“a Beijing-based control center commanded the spacecraft to begin the landing procedure at 9:15pm ET Monday (10:15am, Tuesday, local time), from an altitude of 15km above the lunar surface. During an 11-minute descent, Chang’e-4 slowed its speed from 1.7 km/s to nearly zero before it landed in the Von Karman Crater in the South Pole-Aitken Basin.”

This is a science mission, but I’m really hoping... [More]

Three nice stories

Published on in Books & Movies

One Missing Piece by Jill Talbot (The Paris Review) is the story of a chronically peripatetic woman and her daughter. The story is specifically about a road-trip from Texas to Camden, NY, returning to place they’d lived for 3 years, full of memories.

“Every September or October, my father took me to the State Fair of Texas in Dallas, and, later, he took me and my daughter. He always followed the same route, from the entrance to Big Tex, to Fletcher’s Corn Dogs, then onto the automobile building and the food building[1], on and on,... [More]”

A brace of videos from Oxford (Varoufakis, Piketty & Žižek)

Published on in Miscellaneous

I watched a brace of pretty rewarding videos from the Oxford Union.

Yanis Varoufakis

Yanis Varoufakis | Full Address and Q&A | Oxford Union (YouTube)

Yanis talks about the Euro: “It’s like taking the shock absorbers out of your car and then driving into a pothole. […] This is designer idiocy.”

He talks about RussiaGate:

“In the United States, you have the ridiculous situation where the Democratic party is going to the people and saying ‘you were duped by Putin. Putin stole the election through Facebook.’

“My goodness! I mean, what an insult!

“To people... [More]”

True Nobility

Published on in Quotes

“There’s nothing noble in being superior to your fellow man; true nobility is being superior to your former self.[1]
W.L. Sheldon


[1] The citation is often mis-credited to Ernest Hemingway, but the article at Quote Investigatoroffers quite a bit of clarification.

A discussion about RussiaGate

Published on in Public Policy & Politics

Is RussiaGate a giant pile of smoke? Just listen to two defenders of it, James Risen and Jane Bradley[1] in this video CIJ Logan 2018: Collusion or the New McCarthyism? by CIJ (Vimeo).

Risen circumlocutes into a summation that says that the Russians almost certainly didn’t do anything worthwhile, but that they tried real hard to do something, even if that something can’t be proved. He backs off considerably on the main RussiaGate accusations, although he is a stickler for terminology. It’s just that this... [More]

Human vs. machine categorization

Published on in Technology

Humans are currently better at detecting patterns than machines—this may change in the near future.[1]

However, machines are massively better at sorting detected patterns than humans. Humans can’t stick to a regime.

For example, a site like Reddit amounts to a vast sorting algorithm with posts, pictures, videos and articles as input and the subreddits as buckets.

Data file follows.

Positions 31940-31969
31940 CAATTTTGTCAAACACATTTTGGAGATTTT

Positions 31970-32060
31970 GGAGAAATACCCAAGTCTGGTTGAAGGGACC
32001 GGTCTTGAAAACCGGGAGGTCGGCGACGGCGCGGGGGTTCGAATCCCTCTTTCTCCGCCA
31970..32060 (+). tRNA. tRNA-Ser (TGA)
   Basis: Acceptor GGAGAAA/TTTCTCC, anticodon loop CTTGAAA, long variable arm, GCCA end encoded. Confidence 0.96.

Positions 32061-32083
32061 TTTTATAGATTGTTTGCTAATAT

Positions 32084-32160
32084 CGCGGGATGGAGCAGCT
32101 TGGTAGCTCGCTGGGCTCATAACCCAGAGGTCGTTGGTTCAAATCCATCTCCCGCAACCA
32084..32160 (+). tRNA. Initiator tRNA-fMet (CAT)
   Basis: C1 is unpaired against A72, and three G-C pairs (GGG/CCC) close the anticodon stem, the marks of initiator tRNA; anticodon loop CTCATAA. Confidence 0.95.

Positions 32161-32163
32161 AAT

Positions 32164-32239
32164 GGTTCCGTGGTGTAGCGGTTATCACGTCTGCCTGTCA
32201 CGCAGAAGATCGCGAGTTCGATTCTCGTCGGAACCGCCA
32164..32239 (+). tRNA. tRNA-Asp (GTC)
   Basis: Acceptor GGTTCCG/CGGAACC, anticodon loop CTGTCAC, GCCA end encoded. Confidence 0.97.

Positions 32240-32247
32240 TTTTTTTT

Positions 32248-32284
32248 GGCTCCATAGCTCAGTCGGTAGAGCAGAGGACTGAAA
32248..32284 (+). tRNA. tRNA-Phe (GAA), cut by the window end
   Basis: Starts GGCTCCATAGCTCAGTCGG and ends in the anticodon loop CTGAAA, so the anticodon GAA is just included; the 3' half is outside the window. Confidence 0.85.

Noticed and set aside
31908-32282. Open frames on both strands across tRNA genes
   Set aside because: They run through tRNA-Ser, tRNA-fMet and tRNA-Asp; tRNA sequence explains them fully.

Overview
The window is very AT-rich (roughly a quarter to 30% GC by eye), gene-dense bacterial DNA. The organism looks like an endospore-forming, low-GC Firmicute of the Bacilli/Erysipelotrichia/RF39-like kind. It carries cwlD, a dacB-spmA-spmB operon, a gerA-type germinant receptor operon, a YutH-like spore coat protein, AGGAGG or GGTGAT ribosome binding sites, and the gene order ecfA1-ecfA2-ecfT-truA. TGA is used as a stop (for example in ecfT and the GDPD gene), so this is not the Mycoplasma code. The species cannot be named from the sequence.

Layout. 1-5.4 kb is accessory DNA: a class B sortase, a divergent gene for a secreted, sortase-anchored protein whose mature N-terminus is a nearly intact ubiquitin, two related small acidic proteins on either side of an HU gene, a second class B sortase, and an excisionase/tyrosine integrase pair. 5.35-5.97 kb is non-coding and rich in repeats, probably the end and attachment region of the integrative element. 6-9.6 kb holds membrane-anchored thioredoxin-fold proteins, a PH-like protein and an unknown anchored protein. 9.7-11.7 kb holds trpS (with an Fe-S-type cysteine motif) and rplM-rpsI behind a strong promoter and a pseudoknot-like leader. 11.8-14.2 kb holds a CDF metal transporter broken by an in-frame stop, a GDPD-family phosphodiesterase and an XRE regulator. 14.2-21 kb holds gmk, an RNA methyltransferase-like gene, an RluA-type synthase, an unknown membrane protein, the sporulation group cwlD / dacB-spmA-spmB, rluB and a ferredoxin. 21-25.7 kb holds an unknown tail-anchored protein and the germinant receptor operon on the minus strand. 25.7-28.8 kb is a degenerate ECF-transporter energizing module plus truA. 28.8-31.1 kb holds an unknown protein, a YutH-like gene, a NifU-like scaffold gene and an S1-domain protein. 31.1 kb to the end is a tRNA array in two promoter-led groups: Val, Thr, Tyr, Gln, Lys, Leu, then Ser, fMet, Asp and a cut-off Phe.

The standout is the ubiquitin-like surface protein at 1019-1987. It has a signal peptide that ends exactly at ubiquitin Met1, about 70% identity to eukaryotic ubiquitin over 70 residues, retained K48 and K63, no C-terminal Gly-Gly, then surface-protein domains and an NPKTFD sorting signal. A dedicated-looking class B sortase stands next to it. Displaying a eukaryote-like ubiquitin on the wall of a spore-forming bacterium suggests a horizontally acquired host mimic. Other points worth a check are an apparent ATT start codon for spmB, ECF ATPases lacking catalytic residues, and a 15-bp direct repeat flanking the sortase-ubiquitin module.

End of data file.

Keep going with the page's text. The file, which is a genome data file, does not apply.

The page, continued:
Myriad users upvote and downvote these items to determine whether an item belongs in a given subreddit. If an item in one subreddit... [More]

Hacking your Voice Mail

Published on in Technology

tl;dr: If you don’t use your voice mail for your phone, then you should disable it. It is ridiculously insecure and can or will be used by hackers to gain access to other services you use (e.g. Whatsapp or PayPal).

On Sunrise, you can deactivate your voice mail by “calling” #145#. To re-activate, call *145#. You’ll get a confirmation message.

The CCC annual conference (Chaos Computer Club) took place last weekend, in Leipzig, Germany. There were several interesting talks, but this one stood... [More]

2 weeks Ago

Vocabulary Words

Published on in Books & Movies

This is a running list of vocabulary words I’ve encountered in my reading over the last several years. I use the vocabulary-list feature on my Kindle to collect words, then export them from the Sqlite database with a simple SQL. From there, I have a text file with words that I combine with my existing list, deduplicate and then re-apply formatting to generate the text below.

I will occasionally update this list.

Where a word (e.g. “reef”) has a common definition, I’ve left it off, preferring... [More]

Why do we need Jobs?

Published on in Public Policy & Politics

You’ll very often hear politicians, pundits and pretty much everyone talk about “jobs” as the be-all, end-all of the economy.

But why do we all need jobs? To stay busy?

Jobs are a means whereby the needs of a society are provided by its members. People have certain needs in order to survive—food and shelter being two of them. We’ll get to others later. A society is filled with people, each of whom need food and shelter.

Let’s imagine the beginning: each member fending for itself. There is... [More]

On Sounding British

Published on in Miscellaneous

In the article From Bizarre Rage Against James Joyce to MI5 Phone-Bugging: Why I Collect Snippets of Strangers’ Conversations by Patrick Cockburn (CounterPunch), the illustrious journalist takes a break from writing about the tragedies arising from near-constant, western meddling in the Middle East to relate more uplifting stories on this first day of 2019.

Near the end, there’s a bit that—to my admittedly tinhorn American ears—is one of the most British things I’ve ever read:

“Earlier this month we went for a drink and a... [More]”